VAN MOL: Puberty is the time of the greatest increase in bone density a person has in their life. So if you block that, that’s a problem. You’re asking for premature osteopenia and osteoporosis.
The brain also develops rapidly during puberty.
VAN MOL: Hindering of brain development milestones, you know, can you get those back later? We don’t know.
Dr. Van Mol says it just isn’t possible for a young person to make an informed choice on something like this because they cannot grasp the scope and implications of the decision.
Ryan Anderson is a senior research fellow at the Heritage Foundation.
ANDERSON: When you think about the things that are really, really meaningful to adults, when it comes to family life and their fertility and their ability to have children and to nurse children that to kids aren’t even on the radar screen, right?
Parents are in an especially tough spot.
LARUE: My name is Gigi LaRue. And I am using a pseudonym. I work with Our Duty, USA, which is a group of parents whose children have become convinced that they’re born in the wrong body.
LaRue uses a pseudonym to protect her young daughter, who struggles with gender dysphoria.
LARUE: She sort of got the idea from someone else. And, you know, it made sense to her because she feels uncomfortable. But it’s a very alluring concept to believe that any discomfort you have in your body can be fixed with surgery and drugs.
LaRue says she’s one of the most liberal people on the planet. But she doesn’t think kids should be making gender decisions so young.
LARUE: And little kids are, who still believe in the tooth fairy and Santa Claus, are grasping these ideas and applying them to themselves. And being encouraged by parents and the community to be, you know, be your authentic self, instead of being allowed to explore tutus and, you know, dolls as a boy, they’re being told that they’re really a girl, or vice versa.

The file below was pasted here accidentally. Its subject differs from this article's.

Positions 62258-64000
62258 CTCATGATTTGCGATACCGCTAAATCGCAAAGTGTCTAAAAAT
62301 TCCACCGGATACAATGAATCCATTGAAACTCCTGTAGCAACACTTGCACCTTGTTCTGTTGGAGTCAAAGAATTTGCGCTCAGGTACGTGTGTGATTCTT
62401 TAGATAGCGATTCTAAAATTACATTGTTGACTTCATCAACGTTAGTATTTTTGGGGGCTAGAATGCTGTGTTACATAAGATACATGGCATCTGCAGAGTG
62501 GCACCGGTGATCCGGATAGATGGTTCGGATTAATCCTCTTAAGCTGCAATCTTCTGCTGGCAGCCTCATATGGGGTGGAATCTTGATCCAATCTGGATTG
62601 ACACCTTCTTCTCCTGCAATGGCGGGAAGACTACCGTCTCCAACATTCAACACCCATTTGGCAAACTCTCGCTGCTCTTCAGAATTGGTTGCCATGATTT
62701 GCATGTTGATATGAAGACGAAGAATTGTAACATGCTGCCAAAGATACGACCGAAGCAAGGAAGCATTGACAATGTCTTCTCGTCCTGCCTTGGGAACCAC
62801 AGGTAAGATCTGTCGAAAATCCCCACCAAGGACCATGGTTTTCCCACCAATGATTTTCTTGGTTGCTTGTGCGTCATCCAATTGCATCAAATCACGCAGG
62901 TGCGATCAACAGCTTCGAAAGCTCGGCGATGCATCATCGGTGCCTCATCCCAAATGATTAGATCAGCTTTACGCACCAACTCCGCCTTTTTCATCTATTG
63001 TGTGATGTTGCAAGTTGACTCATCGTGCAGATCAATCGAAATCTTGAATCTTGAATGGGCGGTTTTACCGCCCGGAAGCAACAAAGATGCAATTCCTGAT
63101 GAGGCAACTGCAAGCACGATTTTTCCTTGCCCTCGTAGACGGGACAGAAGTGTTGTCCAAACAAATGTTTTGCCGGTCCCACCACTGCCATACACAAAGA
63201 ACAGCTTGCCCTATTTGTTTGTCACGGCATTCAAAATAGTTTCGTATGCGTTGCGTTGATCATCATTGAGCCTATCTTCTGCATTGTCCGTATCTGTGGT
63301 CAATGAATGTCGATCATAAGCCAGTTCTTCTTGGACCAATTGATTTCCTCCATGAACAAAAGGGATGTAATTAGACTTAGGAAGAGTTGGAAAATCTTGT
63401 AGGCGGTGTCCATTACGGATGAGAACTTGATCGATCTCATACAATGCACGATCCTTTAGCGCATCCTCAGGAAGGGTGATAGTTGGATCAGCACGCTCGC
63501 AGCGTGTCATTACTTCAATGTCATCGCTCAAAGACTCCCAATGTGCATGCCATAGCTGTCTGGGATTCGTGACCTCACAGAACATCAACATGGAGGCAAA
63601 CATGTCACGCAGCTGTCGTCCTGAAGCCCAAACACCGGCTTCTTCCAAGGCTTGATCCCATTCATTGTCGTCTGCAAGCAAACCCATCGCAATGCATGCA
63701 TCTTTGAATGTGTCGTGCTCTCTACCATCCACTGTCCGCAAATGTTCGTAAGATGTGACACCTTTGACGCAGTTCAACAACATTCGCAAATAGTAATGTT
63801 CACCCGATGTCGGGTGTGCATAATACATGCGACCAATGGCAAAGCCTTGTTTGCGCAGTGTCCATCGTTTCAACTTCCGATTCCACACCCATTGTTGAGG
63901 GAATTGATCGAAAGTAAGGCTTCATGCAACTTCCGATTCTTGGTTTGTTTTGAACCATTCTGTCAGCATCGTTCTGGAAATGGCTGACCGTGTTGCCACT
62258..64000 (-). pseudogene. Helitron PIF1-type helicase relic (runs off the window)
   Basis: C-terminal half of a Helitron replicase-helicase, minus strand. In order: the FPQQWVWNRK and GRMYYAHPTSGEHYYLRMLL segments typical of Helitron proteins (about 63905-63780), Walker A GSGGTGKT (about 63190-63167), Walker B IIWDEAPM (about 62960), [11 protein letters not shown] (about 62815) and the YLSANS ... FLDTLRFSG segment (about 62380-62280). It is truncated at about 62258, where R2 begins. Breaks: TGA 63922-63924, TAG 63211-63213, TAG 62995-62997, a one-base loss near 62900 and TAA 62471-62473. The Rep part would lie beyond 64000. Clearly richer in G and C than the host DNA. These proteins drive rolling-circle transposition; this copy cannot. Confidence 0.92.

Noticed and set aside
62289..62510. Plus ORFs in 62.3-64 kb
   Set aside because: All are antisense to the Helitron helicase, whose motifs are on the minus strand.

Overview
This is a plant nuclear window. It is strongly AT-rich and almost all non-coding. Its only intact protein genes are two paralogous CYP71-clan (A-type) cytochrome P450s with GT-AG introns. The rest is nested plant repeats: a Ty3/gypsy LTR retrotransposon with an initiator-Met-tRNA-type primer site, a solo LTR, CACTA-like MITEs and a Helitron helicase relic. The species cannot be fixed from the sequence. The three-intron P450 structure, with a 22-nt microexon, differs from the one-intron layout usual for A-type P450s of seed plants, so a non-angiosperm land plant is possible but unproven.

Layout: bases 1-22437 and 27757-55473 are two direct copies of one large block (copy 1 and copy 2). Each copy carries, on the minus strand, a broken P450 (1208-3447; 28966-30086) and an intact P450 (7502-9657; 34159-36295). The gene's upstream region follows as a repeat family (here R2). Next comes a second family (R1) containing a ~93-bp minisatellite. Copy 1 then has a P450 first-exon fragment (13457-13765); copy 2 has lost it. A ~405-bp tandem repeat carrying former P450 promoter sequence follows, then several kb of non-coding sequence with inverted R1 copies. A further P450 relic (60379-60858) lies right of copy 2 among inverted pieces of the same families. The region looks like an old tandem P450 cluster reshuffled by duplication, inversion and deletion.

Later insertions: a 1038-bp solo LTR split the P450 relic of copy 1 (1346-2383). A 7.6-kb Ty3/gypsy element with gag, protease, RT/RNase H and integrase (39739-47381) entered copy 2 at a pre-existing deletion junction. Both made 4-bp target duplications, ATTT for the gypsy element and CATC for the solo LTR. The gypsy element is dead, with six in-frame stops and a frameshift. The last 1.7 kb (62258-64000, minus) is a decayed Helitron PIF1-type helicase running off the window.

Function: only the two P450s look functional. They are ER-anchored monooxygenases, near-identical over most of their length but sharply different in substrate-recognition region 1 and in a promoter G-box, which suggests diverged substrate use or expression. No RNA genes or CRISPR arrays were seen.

Without getting to the root problems, puberty blockers and hormones and surgery won’t fix anything.
LARUE: A lot of them detransition. There’s a lot of kids who have changed their minds. Because they weren’t ready and it didn’t solve it. And they did make a decision too early. And so I think that that’s trying to sort of be hush hush because nobody wants to admit that this doesn’t always work.
Instead of rushing to intervention and changing the body, Dr. Van Mol recommends trying to understand why children feel this way.
VAN MOL: You’re going to find underlying issues both in the child and the family. And those can be addressed, you know, interventions can happen to help those which will also improve the situation.
Gigi LaRue wants more people to speak up.
LARUE: It’s really difficult to find somebody who will even talk about it with you, because everyone’s afraid. We’re not allowed to talk about it, we’re not allowed to publicly disagree with it, because you’re immediately labeled as phobic or somehow anti, which is not the case, I just don’t believe children should be medicalized.
She doesn’t agree with conservatives on much of anything. But she says advocates for puberty blockers are practicing bad medicine. And that should unite people on both sides of the aisle.
Reporting for WORLD, I’m Anna Johansen Brown.